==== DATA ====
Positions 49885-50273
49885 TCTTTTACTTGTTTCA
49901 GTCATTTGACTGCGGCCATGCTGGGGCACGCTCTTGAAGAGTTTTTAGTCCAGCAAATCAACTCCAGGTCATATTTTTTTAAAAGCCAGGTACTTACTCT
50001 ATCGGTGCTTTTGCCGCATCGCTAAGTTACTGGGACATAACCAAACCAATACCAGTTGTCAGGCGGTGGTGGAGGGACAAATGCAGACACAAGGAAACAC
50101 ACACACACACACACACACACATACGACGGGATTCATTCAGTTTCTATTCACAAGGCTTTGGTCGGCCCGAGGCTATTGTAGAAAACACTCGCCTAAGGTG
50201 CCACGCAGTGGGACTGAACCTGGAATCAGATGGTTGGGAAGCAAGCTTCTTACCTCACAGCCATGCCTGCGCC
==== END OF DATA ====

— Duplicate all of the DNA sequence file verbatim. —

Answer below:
Positions 49885-50273
49885 TCTTTTACTTGTTTCA
49901 GTCATTTGACTGCGGCCATGCTGGGGCACGCTCTTGAAGAGTTTTTAGTCCAGCAAATCAACTCCAGGTCATATTTTTTTAAAAGCCAGGTACTTACTCT
50001 ATCGGTGCTTTTGCCGCATCGCTAAGTTACTGGGACATAACCAAACCAATACCAGTTGTCAGGCGGTGGTGGAGGGACAAATGCAGACACAAGGAAACAC
50101 ACACACACACACACACACACATACGACGGGATTCATTCAGTTTCTATTCACAAGGCTTTGGTCGGCCCGAGGCTATTGTAGAAAACACTCGCCTAAGGTG
50201 CCACGCAGTGGGACTGAACCTGGAATCAGATGGTTGGGAAGCAAGCTTCTTACCTCACAGCCATGCCTGCGCC